Thousands protest at Gaza border, over 100 said injured amid riots
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Thousands protest at Gaza border, over 100 said injured amid riots

Gaza’s Hamas health officials report dozens struck by live fire; IDF vehicle said hit by bullet near border, none hurt

A young Palestinian uses a slingshot to hurl rocks at Israeli troops during clashes between Palestinian protesters and Israeli forces across the barbed-wire fence during a border demonstration near Rafah in the southern Gaza Strip on July 19, 2019. (Said Khatib/AFP)
A young Palestinian uses a slingshot to hurl rocks at Israeli troops during clashes between Palestinian protesters and Israeli forces across the barbed-wire fence during a border demonstration near Rafah in the southern Gaza Strip on July 19, 2019. (Said Khatib/AFP)

Several thousand Palestinians gathered near the Gaza Strip’s border with Israel Friday to take part in weekly protests near the fence.

Some 6,000 people reportedly took part in the demonstrations. The army said some rioters hurled rocks and explosive devices at the border fence and that troops were responding with less-lethal means as well as live fire in several cases where suspects attempted to sabotage or break through the border.

The Hamas-run Gaza health ministry said over 100 people had been injured in the demonstrations, around half of whom were hit by live fire. Also hurt were four paramedics and two reporters, the ministry said.

Channel 12 news reported that an IDF vehicle was hit by a bullet during the demonstrations, but no one was hurt.

Egyptian security officials held talks with Palestinian leaders in recent days, in part to prevent a new flareup of tensions between Israel and the Gaza Strip.

Fresh tensions were feared last weekend after Israel shot dead a Hamas field commander along the border, prompting the Islamist terror organization to vow revenge.

Israel later signaled it had fired in error, saying an initial inquiry showed the Hamas member, Mahmoud Ahmad Sabri al-Adham, had been erroneously identified by soldiers as an armed terrorist, but was apparently an operative trying to stop Palestinian youths from breaching the security fence.

A Palestinian protester hurls rocks at an Israeli army vehicle during clashes between Palestinian protesters and Israeli forces across the barbed-wire fence during a border demonstration near Rafah in the southern Gaza Strip on July 19, 2019. (Said Khatib/AFP)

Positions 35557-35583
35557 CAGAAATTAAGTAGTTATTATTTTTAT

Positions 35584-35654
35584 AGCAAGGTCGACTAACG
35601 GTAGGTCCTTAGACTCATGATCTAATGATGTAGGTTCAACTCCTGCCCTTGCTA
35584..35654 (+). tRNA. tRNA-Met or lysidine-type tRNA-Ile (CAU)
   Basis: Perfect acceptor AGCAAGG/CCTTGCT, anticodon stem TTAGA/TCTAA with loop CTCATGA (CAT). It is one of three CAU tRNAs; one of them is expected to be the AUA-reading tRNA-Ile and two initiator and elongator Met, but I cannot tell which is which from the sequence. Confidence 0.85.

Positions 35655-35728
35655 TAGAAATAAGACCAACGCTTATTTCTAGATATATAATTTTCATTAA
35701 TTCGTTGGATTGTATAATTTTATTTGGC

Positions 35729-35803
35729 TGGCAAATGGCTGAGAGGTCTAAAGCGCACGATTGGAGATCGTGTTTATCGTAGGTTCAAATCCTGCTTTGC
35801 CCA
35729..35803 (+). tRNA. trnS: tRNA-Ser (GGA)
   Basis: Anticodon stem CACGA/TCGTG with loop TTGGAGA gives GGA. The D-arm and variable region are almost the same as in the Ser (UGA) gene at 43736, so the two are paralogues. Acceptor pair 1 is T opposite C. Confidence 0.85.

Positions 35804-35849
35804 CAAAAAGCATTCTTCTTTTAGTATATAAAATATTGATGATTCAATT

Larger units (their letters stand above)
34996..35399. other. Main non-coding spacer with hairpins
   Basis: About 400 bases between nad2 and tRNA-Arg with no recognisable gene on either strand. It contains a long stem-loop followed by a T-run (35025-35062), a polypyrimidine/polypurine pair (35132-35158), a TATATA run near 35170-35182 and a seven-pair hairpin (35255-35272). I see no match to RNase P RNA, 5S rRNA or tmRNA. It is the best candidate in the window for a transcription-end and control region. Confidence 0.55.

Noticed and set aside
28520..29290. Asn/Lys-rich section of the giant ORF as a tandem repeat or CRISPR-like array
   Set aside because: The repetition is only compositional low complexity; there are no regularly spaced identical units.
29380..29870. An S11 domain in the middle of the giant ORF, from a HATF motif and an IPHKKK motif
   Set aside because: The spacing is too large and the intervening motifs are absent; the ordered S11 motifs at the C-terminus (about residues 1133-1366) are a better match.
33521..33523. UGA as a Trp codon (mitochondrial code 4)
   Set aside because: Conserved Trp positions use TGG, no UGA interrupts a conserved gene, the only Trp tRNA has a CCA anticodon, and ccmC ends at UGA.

Last Friday night, Israel’s military said two rockets were fired from the Gaza Strip into Israeli territory, but no damage or injuries were reported. Uncharacteristically, the Israel Defense Forces did not respond to the attack.

Under the fragile ceasefire brokered by Egyptian and UN officials following a severe flareup in May, Israel is meant to ease aspects of its blockade on the coastal enclave in exchange for relative calm. Israel maintains that the blockade is necessary to prevent arms from entering Gaza that could be used in attacks against it.

Al-Adham’s death threatened to spark another round of large-scale violence between Israel and terror groups in Gaza. Throughout the past year and a half, the two sides have fought several bouts — with terror groups firing mortar shells, rockets and missiles at Israeli cities and towns, and the IDF retaliating with airstrikes — often sparked by smaller incidents along the border.

Palestinian protesters assist an injured protester during clashes with Israeli forces across the barbed-wire fence during a border demonstration near Rafah in the southern Gaza Strip on July 19, 2019. (Said Khatib/AFP)

Last week at the protests a senior Hamas official called for members of the Palestinian diaspora to kill Jews around the world, but was forced to walk back his comments as the terrorist group distanced itself from his remarks.

Fathi Hammad, a Hamas politburo member considered a hardliner and known for his fiery rhetoric, said: “We must attack every Jew on the globe by way of slaughter and killing.”

His comments were condemned by Palestinian Authority and UN officials as well as by leaders of his own group.

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